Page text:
Friday
Sep 07
2012
September 7, 2012

From Idea to National Movement: Celebrating Twenty Years of Chartered Schools

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Twenty years ago today, on September 7, 1992, the first chartered school – City Academy – opened its doors in St. Paul, Minnesota. Today, no fewer than two million students attend over 5,600 chartered schools in 41 states and the District of Columbia. It is one of the great success stories of innovation in public policy. And President Bill Clinton, who was a powerful advocate for the chartering movement from its beginning, played a crucial role in helping the movement revolutionize K-12 education throughout the country.

Today, of course, many parents take the opportunity to send their child to a “charter” school – namely, a public school established outside the authority of the local school board – for granted. But just two decades ago, the idea of chartering seemed to have, as one sponsor said, “zero chance of passage.” At the time, even as public schools seemed to be failing so many students all over America, the political conversation was frequently overshadowed by disagreements over other subjects. It was in that gridlocked environment that we proposed an entirely new idea: a law to allow qualified educators to establish alternatives to existing public schools, free to innovate and improve the existing curriculum, but subject to rigorous standards and transparent accountability.

As the Minnesota state senator who authored the first chartered school law in 1991, I know that the chartering movement’s stunning successes weren’t produced on accident. It took a determined set of leaders, prepared to persevere in the face of criticism from entrenched interests suspicious of our intentions.

During the late 1980s, Governor Bill Clinton championed open enrollment in Arkansas, the first state to follow Minnesota’s lead on that form of public school choice. But he knew that having more access to choices wasn’t enough – in the increasingly competitive global economy, American students would need to have the skills to rise to the top. To get there, he concluded, the United States needed to open the K-12 public education system to new and innovative choices. By fall of 1990, the future president was traveling the country promoting chartered schools as part of the agenda of the Democratic Leadership Council (DLC). And I should note: this was nine months before the Minnesota legislature passed the first chartered school law.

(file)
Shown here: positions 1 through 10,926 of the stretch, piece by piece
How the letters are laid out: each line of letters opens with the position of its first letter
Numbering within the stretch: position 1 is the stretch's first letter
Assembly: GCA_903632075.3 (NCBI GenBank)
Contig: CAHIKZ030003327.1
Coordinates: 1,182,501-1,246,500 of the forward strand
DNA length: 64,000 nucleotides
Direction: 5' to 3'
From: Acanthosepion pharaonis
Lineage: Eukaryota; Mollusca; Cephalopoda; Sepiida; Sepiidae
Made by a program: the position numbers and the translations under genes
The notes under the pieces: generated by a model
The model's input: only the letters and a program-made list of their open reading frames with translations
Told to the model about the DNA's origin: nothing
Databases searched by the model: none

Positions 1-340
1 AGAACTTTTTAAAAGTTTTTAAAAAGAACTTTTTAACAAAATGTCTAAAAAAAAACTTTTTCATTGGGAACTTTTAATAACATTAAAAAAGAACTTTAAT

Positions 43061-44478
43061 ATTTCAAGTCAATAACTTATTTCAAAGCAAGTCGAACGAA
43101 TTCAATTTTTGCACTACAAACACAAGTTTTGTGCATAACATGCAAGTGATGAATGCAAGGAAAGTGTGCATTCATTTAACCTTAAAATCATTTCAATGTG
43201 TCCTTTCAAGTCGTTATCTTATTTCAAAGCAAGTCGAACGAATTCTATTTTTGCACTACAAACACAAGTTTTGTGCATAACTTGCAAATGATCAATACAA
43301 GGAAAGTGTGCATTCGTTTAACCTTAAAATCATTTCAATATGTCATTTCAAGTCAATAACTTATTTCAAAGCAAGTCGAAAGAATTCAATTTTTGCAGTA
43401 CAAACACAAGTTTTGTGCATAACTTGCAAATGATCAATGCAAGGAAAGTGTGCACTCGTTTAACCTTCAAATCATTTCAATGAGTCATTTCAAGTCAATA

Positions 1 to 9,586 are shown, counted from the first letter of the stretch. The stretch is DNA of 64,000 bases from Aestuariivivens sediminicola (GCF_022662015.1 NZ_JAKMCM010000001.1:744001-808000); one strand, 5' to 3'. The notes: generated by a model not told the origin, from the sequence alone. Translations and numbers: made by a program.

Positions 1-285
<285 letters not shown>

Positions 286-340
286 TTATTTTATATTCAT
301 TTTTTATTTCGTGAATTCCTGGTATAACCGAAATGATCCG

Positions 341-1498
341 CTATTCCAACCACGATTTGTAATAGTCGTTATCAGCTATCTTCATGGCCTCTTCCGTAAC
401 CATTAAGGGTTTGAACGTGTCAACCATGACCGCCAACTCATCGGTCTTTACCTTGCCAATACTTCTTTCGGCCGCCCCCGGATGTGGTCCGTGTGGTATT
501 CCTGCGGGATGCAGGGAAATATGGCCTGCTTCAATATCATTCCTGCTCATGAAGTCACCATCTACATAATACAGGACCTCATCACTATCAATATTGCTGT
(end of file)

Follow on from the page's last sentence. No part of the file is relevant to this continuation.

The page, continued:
It took patience and perseverance to spread the movement across the country. As the President explained to City Academy students years later: “When I ran for President in 1992, Minnesota had the only public charter school in the country – this one. So when I went around the country talking about charter schools, most people thought I had landed from another planet.” In a political environment mired in a polarized argument over education reform, it was hard in many instances to get policymakers to think outside the box. But, with President Clinton’s support, and with the hard work of hundreds of others who believed in public school choice, the movement took off, with real results.

Of course, not all chartered schools are good schools, but most are as good or better than other public schools.  And the chartering community is becoming more vigilant about ensuring that low-performing chartered schools are held accountable or closed. But even as we work to improve upon this model, we should remember that the success of the charter movement is a political story worth understanding. It offers us a view of how a powerful idea emerging from outside the conventional political debate can cut through what President Clinton once labeled the “brain dead politics of right and left.” Recently, I wrote a history of that fight, Zero Chance of Passage: The Pioneering Charter School Story, in the hope that this singular success in the fight for reform will inspire new waves of innovation. If nothing else, those, like President Clinton, who worked diligently to change the nature of public education during the late 1980s and early 1990s deserve credit for turning a small movement born in Minnesota into a national phenomenon.